On January 11, the American Independent Party asked the California Secretary of State to list these twelve candidates on its presidential primary ballot: Lawrence Beliz, Wiley Drake, Brian Henry, Tom Hoefling, Rex Kafo, J. R. Myers, Walter Niyakik, Robert Ornelas, George Peabody, Robert S. Peters, Robert Sisilo, and Donald Trump.
California law says presidential primary candidates mentioned in the news media should automatically be placed on ballots. Because the news media typically doesn’t cover minor party presidential primary nomination contests very well, if at all, the tradition in California and certain other states is that election officials simply ask the minor party which presidential candidates to list. However, that tradition was disrupted in California in 2012, when the former Secretary of State, Deborah Bowen, refused to follow the suggestions of the American Independent Party and the Peace & Freedom Party.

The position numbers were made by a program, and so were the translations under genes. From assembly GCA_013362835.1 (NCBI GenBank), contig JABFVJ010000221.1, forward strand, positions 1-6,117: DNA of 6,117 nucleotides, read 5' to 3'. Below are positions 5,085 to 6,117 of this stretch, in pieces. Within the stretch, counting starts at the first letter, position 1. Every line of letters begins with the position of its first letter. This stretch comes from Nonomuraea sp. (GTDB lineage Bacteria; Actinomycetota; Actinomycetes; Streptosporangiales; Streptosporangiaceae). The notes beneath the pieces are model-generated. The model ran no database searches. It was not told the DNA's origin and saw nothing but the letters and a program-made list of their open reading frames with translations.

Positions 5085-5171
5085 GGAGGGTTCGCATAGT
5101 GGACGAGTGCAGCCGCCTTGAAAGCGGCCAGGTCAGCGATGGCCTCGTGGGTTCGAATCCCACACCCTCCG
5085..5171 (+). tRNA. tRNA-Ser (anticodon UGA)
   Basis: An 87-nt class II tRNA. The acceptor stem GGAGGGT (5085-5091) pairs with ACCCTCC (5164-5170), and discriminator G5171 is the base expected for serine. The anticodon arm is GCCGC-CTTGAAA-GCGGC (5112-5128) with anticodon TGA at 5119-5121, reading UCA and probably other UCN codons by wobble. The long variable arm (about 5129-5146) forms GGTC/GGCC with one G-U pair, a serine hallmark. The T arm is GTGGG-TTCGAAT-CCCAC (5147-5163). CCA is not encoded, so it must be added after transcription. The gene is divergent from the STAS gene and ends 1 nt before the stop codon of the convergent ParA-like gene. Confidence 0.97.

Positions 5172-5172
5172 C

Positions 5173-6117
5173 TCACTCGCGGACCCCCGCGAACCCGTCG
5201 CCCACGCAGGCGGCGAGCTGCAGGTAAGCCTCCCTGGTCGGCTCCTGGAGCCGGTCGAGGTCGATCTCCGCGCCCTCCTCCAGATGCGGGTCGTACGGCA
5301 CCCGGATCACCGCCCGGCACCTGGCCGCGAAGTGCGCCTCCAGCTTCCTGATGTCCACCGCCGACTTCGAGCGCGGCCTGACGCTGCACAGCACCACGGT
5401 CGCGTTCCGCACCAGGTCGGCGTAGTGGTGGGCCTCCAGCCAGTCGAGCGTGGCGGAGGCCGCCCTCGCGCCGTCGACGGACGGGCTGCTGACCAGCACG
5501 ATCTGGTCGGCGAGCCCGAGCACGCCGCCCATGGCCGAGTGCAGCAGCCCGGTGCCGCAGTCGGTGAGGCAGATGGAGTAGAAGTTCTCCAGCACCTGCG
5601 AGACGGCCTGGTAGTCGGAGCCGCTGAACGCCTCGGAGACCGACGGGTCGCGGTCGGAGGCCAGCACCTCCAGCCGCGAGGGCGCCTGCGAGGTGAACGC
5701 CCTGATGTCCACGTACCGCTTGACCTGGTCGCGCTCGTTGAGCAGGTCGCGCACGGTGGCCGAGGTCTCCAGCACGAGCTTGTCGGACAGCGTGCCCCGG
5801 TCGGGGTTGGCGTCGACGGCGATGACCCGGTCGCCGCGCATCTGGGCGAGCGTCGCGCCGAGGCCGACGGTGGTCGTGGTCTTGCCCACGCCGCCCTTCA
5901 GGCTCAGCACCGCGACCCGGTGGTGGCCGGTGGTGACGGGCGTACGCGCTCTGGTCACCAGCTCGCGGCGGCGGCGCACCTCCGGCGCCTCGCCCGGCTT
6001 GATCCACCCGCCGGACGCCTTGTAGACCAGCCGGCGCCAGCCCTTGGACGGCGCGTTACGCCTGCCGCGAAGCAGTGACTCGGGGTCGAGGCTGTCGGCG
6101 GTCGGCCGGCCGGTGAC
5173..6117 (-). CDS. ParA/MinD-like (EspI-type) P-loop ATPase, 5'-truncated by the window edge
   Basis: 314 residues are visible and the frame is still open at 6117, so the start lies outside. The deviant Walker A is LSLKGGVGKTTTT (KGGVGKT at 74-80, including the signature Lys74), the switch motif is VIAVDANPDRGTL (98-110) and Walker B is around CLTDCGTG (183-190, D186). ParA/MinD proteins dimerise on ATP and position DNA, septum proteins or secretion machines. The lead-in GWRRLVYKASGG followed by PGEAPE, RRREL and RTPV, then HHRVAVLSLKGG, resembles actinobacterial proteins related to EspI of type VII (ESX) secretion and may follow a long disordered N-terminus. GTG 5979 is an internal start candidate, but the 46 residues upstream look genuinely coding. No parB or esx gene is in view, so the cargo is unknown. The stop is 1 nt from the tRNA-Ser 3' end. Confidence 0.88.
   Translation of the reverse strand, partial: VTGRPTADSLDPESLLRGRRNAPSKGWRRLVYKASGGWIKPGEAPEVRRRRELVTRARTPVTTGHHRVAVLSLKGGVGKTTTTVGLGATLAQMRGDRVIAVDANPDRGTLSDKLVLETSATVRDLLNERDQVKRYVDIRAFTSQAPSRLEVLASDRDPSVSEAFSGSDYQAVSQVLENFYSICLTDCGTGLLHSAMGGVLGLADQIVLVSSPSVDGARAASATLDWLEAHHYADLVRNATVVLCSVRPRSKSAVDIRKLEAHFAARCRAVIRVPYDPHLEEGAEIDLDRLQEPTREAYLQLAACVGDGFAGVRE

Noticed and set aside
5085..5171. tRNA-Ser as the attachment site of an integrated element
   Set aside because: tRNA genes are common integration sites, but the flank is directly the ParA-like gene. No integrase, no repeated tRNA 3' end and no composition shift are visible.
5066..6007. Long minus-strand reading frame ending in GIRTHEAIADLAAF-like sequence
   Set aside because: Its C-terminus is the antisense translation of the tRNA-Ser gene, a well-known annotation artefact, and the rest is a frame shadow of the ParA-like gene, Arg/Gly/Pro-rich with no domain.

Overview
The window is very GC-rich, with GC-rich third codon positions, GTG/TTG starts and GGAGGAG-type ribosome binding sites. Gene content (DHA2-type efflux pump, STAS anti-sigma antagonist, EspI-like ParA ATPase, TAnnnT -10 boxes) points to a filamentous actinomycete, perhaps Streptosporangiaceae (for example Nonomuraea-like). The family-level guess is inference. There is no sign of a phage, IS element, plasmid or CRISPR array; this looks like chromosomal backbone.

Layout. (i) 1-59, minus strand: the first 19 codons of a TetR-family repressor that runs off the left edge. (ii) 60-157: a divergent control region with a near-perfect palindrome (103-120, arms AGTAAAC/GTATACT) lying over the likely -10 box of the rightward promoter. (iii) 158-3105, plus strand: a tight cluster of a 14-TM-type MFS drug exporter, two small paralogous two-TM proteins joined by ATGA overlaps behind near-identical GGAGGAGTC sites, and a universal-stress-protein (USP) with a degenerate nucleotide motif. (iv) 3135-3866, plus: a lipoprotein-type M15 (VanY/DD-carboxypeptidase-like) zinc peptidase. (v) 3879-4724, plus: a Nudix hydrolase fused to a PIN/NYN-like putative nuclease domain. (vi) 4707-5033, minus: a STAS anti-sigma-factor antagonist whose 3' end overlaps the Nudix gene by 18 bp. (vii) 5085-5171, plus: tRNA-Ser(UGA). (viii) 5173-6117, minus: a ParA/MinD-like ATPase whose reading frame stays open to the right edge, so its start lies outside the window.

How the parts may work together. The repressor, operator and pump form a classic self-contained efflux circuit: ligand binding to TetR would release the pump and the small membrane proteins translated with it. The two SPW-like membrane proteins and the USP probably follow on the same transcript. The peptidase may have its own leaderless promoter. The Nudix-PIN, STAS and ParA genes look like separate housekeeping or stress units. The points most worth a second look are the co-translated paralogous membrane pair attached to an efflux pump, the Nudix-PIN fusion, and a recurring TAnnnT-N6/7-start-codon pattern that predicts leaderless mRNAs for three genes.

The AIP has information that Donald Trump is willing to be listed on the AIP primary ballot. The AIP lets independent voters vote in its presidential primary, but the Republican Party of California does not. The AIP says now independent voters will be able to choose an AIP ballot and express support for Trump in that manner.
As far as is known, no presidential candidate has run simultaneously in the presidential primary of two different parties in the same state. However, there is no law against it, if the candidate is willing. California and approximately 24 other states do permit two parties to jointly nominate the same presidential candidate in the general election. The last instances in California of two parties running the same presidential nominee in the general election were in 1940 and 1928.